by Sarah Bennett
A down-home wedding was just the thing for these high school sweethearts.
Text by Sarah Bennett
To hear Will Labadie tell it, you might get visions of Steve Martin’s “bride burger and groom burger” scene in Father of the Bride when he describes the concept for his October wedding to Lizzie Colton. “I’ve always idealized having a wedding in your backyard and grilling afterward, and I think Lizzie sort of wanted the same thing—something low key,” he explains. But the Highland Park High School graduates knew their families would want to invite plenty of people, so a wedding at home wasn’t in the cards.
The couple—who had just moved to Houston for Will to pursue a PhD in economics—didn’t have much time to shop around for a venue, so when they found Dallas Heritage Village, it was perfect. “We had been there 10 minutes when we decided, ‘Yes, this is where we’re going to get married,’” Lizzie recalls. “We wanted something fun that we could dress up.” Other musts on their list included a chapel and an onsite venue for both the ceremony and reception—Heritage Village met all the requirements.
Amanda Connolly of After Yes was just the person to help with those dressing-up details, too. “She has an eye for all that stuff,” Lizzie says. “If I’m given too many options, it stresses me out.” Among Lizzie’s favorite details were the vintage china for the reception and the floral archway for the ceremony inside the chapel. “I never saw it until I walked in,” she says. “It took my breath away.” The special day also included family touches, like Lizzie’s grandmother’s brooch pinned to the back of her dress—the same one her sister had worn at her wedding. “It’s crazy how perfectly it went with the dress,” Lizzie says. “That brooch was special.”
A comfortable wedding fit the bill for the couple who met through mutual friends their junior year of high school. Will remembers flirting with Lizzie and passing notes in math class—the same subject Lizzie now teaches in Houston ISD. “She was just very fun and easy to talk to,” he says. Luckily, Lizzie instantly felt the same: “We realized early on that we both really cared for each other.”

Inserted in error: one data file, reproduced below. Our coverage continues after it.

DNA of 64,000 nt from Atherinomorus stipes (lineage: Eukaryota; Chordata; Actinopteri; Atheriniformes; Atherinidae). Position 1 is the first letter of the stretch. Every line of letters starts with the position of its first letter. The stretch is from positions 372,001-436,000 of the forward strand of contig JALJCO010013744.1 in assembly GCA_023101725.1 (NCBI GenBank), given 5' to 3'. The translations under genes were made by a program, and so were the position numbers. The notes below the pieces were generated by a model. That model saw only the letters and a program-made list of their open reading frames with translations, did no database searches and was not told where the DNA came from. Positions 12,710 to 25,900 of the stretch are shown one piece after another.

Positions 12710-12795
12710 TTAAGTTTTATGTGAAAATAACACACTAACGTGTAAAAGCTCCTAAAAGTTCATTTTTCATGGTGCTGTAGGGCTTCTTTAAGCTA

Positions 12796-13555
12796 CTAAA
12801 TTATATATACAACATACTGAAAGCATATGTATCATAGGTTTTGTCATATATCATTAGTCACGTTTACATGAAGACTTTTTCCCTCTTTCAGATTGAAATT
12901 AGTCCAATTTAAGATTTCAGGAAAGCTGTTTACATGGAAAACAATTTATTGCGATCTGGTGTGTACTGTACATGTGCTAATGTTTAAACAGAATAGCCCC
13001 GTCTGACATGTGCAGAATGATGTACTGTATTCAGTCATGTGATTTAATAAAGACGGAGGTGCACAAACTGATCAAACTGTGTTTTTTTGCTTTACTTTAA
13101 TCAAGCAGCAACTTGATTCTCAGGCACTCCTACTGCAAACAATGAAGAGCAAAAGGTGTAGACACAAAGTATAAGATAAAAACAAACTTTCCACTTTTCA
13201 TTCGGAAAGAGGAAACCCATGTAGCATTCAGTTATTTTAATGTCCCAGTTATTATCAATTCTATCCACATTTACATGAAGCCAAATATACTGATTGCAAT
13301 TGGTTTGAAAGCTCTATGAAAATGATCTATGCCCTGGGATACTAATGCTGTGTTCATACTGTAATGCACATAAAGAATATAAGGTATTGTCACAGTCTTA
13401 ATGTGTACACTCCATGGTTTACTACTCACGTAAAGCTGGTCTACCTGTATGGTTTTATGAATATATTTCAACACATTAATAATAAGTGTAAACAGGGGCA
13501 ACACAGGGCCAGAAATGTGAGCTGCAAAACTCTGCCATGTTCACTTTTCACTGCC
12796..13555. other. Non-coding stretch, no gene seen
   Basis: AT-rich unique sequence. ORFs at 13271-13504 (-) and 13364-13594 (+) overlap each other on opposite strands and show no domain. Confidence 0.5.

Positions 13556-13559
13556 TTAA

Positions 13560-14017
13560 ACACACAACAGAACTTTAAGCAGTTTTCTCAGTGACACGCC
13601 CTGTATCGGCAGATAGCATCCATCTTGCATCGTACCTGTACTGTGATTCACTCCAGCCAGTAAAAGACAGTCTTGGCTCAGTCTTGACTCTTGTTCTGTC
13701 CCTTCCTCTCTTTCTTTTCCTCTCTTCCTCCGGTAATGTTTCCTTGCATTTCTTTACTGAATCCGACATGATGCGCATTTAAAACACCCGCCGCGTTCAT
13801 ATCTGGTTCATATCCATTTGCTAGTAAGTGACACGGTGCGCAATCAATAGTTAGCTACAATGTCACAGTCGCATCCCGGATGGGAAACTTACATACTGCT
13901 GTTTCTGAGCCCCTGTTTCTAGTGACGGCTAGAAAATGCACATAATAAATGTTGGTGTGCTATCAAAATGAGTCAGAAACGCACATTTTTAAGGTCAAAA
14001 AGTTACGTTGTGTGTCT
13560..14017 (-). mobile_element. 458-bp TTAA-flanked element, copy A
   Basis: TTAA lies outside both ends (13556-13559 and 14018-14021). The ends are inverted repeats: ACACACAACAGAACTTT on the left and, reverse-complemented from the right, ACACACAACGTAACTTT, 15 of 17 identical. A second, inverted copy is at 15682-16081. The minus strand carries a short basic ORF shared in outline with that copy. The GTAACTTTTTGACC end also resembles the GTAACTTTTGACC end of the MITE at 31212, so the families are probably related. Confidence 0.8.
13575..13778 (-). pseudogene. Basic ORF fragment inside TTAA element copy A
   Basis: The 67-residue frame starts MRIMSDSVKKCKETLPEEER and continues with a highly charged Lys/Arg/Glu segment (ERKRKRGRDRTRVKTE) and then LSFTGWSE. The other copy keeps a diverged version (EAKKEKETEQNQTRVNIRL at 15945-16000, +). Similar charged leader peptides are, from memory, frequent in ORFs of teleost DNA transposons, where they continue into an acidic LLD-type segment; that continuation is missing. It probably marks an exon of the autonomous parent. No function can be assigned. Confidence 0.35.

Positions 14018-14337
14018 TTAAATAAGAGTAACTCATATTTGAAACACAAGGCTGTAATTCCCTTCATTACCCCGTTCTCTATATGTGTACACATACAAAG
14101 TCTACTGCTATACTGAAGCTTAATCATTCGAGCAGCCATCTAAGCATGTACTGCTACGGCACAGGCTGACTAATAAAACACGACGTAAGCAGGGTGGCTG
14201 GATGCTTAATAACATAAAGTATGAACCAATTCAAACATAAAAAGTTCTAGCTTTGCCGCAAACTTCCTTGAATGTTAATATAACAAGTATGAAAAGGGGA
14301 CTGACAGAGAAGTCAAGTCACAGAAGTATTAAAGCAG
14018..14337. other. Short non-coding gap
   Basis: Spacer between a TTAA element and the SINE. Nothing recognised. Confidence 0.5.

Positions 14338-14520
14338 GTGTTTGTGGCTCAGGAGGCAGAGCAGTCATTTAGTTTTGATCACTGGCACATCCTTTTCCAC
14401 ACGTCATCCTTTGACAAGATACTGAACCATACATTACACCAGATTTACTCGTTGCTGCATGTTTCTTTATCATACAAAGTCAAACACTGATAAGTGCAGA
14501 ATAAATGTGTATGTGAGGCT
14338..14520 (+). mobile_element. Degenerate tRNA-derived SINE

Once they were together, being apart was never an option. The couple went on to attend the University of North Texas, where Will would propose a few years down the road. Right outside their apartment was a Frenchy’s Lawn & Tree truck—a Denton institution with readily available advertisement space—so Will took the opportunity to position “Lizzie Colton, meet me at the square” on the truck just so. When Lizzie saw the sign, she knew what was happening. “It was everything I could have imagined,” she says. “I couldn’t even believe it.”
It was a feeling that would come up again just over a year later as she climbed into the getaway car with Will. “We looked back, and both our dads were chasing after us, and our whole family was behind us,” she says. “I just burst into tears. I felt so much love not only from Will, but from our entire family.” A movie-perfect moment, indeed.